Manufacturers of magnetic data storage are continually developing higher density devices to meet the demand for faster, longer-lasting and lower-energy IT systems. NIST’s nanotechnology user facility provides researchers and manufacturers a unique ability to visualize and understand magnetic devices and materials on ever-shrinking scales.
Working with industry, academia and other national labs, NIST created a one-of-a-kind imaging tool accessible to anyone through the Center for Nanoscale Science and Technology (CNST) user facility. The scanning electron microscopy polarization analysis, or SEMPA, is remarkable because it can reveal magnetic nanostructures at high resolution without disturbing the magnetization. Using SEMPA, magnetic storage developers gain insights critical to their design choices for current and future magnetic information storage in hard disk drives.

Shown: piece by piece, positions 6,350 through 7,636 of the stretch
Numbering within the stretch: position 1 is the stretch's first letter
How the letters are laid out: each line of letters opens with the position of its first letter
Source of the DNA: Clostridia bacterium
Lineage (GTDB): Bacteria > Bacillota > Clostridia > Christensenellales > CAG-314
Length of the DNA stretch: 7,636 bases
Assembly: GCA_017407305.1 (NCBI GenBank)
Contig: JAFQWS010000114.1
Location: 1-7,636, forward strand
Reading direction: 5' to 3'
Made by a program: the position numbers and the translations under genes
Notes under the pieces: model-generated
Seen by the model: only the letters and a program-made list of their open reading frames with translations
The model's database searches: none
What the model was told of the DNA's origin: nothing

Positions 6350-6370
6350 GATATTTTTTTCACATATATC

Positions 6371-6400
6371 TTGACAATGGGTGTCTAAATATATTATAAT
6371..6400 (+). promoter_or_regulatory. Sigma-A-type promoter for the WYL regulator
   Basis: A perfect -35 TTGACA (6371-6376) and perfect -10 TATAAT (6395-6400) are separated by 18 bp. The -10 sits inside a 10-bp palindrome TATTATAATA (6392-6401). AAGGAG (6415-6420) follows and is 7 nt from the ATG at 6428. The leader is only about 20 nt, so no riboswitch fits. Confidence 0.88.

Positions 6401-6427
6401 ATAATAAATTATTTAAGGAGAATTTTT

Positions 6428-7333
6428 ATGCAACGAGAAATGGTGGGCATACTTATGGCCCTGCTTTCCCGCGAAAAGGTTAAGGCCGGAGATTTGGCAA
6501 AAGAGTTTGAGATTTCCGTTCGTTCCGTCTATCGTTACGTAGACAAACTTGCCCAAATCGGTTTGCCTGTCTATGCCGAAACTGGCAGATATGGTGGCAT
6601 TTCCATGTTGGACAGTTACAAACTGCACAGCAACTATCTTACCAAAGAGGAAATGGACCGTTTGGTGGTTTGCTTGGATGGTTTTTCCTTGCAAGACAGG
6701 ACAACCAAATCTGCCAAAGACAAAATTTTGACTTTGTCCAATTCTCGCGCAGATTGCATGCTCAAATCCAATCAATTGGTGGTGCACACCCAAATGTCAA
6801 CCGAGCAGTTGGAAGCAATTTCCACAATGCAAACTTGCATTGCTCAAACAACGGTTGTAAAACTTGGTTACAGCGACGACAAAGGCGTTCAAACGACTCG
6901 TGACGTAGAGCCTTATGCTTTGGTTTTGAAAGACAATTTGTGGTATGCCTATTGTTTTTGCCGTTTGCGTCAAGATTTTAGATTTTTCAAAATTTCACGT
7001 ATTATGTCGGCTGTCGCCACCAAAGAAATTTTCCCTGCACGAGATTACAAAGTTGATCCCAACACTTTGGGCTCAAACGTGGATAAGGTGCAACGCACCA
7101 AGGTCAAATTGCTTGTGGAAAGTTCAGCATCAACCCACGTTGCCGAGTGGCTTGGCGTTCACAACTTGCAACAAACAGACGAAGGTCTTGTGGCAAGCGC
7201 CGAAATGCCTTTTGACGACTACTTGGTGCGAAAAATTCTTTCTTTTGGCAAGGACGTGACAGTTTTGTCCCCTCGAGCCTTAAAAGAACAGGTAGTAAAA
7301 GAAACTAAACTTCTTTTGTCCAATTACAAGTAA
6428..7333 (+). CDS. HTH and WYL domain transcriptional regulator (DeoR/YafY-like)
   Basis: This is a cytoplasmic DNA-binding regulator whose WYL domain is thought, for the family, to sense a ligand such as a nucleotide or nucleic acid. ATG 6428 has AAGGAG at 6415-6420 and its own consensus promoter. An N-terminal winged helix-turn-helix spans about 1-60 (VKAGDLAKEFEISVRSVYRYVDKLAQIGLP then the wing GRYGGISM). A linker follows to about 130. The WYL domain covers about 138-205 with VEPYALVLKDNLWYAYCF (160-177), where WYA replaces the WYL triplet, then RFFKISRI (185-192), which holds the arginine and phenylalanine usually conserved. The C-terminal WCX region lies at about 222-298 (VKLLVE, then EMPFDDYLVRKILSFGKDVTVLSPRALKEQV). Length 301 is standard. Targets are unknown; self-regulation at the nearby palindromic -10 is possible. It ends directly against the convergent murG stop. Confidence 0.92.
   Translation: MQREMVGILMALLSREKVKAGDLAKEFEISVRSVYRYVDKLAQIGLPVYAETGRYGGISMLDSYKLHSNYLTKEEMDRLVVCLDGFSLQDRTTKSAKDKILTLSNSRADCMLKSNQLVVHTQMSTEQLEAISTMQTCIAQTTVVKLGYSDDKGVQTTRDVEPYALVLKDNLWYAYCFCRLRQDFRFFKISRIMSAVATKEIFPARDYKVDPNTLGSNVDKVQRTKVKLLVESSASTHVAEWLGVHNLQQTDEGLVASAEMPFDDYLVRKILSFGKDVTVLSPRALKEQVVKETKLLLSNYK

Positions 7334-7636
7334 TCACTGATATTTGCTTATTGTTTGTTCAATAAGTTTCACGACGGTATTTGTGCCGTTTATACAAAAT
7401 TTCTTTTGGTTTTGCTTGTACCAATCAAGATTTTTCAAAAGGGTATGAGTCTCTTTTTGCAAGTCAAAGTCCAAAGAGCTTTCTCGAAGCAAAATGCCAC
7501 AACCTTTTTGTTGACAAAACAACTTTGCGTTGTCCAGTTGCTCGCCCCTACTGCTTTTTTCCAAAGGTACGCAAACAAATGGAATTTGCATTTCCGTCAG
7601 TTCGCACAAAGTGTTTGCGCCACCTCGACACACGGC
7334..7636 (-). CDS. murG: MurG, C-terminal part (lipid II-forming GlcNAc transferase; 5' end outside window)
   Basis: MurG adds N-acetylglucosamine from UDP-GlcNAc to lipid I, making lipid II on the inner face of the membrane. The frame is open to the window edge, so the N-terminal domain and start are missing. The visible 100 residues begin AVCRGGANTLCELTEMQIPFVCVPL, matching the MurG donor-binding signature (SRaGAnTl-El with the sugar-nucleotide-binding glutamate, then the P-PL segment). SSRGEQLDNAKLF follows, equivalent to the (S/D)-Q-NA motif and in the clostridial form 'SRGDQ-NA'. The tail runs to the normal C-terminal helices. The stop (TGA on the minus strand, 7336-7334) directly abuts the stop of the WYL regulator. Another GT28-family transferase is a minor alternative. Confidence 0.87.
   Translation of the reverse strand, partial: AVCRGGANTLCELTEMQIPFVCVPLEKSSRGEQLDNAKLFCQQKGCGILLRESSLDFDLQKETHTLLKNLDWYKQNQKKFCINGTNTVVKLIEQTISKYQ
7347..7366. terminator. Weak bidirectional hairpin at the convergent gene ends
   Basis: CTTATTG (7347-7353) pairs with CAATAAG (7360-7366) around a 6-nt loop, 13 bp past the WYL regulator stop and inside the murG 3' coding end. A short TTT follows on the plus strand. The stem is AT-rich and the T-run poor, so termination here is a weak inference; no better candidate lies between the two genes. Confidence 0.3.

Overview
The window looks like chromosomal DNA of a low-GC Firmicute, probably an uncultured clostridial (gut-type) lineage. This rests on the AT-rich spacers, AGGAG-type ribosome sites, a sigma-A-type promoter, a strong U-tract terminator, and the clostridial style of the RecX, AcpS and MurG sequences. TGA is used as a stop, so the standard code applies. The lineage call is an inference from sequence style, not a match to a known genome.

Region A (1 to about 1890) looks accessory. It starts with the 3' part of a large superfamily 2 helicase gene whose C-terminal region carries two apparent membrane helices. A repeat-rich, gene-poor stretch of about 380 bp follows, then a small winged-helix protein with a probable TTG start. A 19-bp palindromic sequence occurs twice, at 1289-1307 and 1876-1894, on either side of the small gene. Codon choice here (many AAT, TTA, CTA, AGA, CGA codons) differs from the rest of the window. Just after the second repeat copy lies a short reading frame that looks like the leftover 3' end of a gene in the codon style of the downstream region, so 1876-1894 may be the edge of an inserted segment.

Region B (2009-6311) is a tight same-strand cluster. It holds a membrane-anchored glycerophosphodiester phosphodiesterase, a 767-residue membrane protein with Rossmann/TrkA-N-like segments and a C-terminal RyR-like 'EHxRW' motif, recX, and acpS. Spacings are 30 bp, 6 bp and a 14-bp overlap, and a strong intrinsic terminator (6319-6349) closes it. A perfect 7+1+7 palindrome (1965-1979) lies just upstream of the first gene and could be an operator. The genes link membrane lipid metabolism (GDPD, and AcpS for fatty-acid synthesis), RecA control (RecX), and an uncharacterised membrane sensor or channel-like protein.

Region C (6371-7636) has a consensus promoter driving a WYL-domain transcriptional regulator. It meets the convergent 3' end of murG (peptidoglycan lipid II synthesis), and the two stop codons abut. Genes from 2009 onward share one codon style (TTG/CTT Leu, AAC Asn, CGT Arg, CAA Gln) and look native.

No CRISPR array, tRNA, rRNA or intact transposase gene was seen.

With annual worldwide revenues of over $25 billion, the hard disk drive business sector relies on magnetic storage. Hard disk drives are widely used by electronics firms and server farms due to their reliable data storage at low cost—on the order of 3 cents per gigabyte of information.
NIST collaborations with SEMPA users have led to higher density magnetic disk drives, improved memory technologies and new magnetic sensors. For example, NIST researchers partnered with Seagate Technology LLC to characterize new device designs using SEMPA. The researchers saw details in prototype devices that were not visible using commercially available tools. Ultimately, the company saved time and money by optimizing their designs before going into large-scale production.
35+ institutions have used SEMPA to probe nanoscale magnetic structure
“By using CNST’s unique magnetic imaging tool, SEMPA, we were able to see details in the magnetic nanostructure in the magnetic recording heads that were not visible using conventional magnetic imaging techniques...This new information helped us better understand how the heads worked, and the role of defects in the magnetic structure.”
– Alan Johnston, Vice President, Seagate Technology LLC